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New build uBITx with Nextion screen

Jim Reagan W0CHL has made a compact build using a Nextion display.

He used a Context Engineering (Fry’s Electronics) case. It’s a tight fit and not for the beginner. I had to “mill out” (dremel) areas for the stand offs (they are nicely recessed on the front panel).   He also chopped off (with a bandsaw) off back 1 3/4″ of the case. It’s using the 3.2″ Nextion display and has a quiet  24 volt fan to keep the finals cool.  The final size of the case is just 3 x 6 x 6 1/2″.

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VU3SUA case documentation

The µBITx case from Sunil Lakhani VU3SUA  is popular with constructors based on its value for money.  However, many find it difficult to find wiring guides for this case.    It is documented at various places by VU3SUA.  Sunil Sankaranarayanan VU2MTM has downloaded all of the photos and these are collected together.

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Tips for building into VU3SUA enclosure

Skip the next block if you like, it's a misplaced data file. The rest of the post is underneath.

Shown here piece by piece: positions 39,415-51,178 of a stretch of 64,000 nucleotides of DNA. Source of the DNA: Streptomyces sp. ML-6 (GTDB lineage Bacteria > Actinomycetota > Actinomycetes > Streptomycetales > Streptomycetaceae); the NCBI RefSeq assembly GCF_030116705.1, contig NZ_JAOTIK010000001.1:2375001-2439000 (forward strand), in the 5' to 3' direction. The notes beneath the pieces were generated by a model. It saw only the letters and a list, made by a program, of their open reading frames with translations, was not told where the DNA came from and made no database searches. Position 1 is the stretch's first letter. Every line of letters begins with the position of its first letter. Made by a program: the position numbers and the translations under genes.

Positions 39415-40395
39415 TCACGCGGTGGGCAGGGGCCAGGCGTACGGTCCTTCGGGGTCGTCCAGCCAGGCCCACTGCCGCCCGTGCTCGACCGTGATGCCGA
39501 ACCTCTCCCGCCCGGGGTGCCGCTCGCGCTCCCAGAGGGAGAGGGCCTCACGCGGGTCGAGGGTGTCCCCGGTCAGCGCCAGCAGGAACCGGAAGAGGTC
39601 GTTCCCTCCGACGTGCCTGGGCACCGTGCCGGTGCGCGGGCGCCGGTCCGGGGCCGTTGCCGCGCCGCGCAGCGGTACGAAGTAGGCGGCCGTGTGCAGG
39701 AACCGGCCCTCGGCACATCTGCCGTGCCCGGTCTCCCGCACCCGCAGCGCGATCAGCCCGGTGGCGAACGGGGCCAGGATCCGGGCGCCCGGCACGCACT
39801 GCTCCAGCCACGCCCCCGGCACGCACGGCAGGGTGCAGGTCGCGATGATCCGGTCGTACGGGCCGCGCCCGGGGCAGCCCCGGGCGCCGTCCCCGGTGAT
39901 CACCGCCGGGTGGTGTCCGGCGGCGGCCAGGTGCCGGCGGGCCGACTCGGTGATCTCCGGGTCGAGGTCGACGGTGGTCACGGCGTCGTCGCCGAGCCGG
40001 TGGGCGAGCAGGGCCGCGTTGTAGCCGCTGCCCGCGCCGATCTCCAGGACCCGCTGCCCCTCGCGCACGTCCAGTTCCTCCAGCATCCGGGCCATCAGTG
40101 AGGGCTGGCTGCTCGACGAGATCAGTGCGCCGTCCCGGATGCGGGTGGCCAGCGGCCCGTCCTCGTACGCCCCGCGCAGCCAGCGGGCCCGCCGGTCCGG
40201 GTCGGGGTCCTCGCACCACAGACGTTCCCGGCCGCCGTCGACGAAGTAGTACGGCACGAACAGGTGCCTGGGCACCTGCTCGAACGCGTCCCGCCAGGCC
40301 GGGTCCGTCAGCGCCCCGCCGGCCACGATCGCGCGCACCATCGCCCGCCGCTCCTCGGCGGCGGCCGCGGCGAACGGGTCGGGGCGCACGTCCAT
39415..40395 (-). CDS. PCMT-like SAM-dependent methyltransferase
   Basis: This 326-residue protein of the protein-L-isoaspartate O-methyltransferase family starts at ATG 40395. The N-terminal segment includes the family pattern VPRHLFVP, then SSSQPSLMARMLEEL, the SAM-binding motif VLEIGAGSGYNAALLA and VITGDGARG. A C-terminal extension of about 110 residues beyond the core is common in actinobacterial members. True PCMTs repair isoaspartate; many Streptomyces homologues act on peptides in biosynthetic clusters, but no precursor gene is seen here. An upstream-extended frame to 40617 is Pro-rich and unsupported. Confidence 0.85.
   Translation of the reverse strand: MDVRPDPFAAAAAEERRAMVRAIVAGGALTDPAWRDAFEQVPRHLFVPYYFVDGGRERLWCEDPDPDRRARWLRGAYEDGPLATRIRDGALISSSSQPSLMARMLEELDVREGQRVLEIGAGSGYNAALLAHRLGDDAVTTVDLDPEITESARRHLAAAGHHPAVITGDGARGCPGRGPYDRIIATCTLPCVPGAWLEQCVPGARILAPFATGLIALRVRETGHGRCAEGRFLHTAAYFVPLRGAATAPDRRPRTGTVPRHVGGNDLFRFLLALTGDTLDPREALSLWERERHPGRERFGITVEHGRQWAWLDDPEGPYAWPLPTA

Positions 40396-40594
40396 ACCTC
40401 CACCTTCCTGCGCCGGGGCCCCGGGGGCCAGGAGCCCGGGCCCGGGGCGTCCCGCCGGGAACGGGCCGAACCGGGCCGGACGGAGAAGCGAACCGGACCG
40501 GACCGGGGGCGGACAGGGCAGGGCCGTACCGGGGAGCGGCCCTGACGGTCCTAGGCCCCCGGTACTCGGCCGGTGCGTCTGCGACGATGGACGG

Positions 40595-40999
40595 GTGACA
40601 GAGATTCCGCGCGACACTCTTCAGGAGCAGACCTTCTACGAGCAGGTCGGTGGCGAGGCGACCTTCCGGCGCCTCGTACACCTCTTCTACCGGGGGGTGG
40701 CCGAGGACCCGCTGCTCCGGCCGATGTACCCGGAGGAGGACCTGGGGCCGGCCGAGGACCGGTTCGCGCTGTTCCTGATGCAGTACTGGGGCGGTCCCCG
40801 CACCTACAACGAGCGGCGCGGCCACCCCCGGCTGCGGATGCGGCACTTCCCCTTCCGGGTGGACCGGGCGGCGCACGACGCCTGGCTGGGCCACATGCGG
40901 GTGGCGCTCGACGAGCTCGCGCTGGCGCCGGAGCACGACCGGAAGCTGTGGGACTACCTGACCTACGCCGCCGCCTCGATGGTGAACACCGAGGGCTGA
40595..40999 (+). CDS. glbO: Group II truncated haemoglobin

Dave, N8SBE completed a build of the µBITx last night in one of Sunil’s µBITx enclosures, and he has helpful observations for others using this case.

Front panel PCB

In spite of the pictures, the main board must fit OVER the front panel PCB, so that you can mount the LCD display up close to the front panel.

Dave put vertical male pins on the ends of the front panel PCB, which meant that there was insufficient clearance.   If you want to put male pins on the front panel PCB, you should use the right-angle ones (and then the mic connector will be a tight fit against the chassis mount four-pin mic connector, but I was able to just make it work).

He ordered a Dupont kit of male pins, female sockets and housings from Amazon and a suitable crimp tool:

 
 

The crimp tool works fine, but Dave spoiled a few female sockets before I got the hang of it.

If you are crimping female sockets on the ends of the original wires that come from the Relimate sockets on the µBITx (trim them to 8 inches first, then you can use the extra for other wiring, see below), then it seems the wire gauge is about 22 gauge, but the crimp die in the centre of the tool that is marked for 22 gauge is too large and won’t crimp the wire properly. He ended up using the crimp position for the smallest wire size, and it worked fine.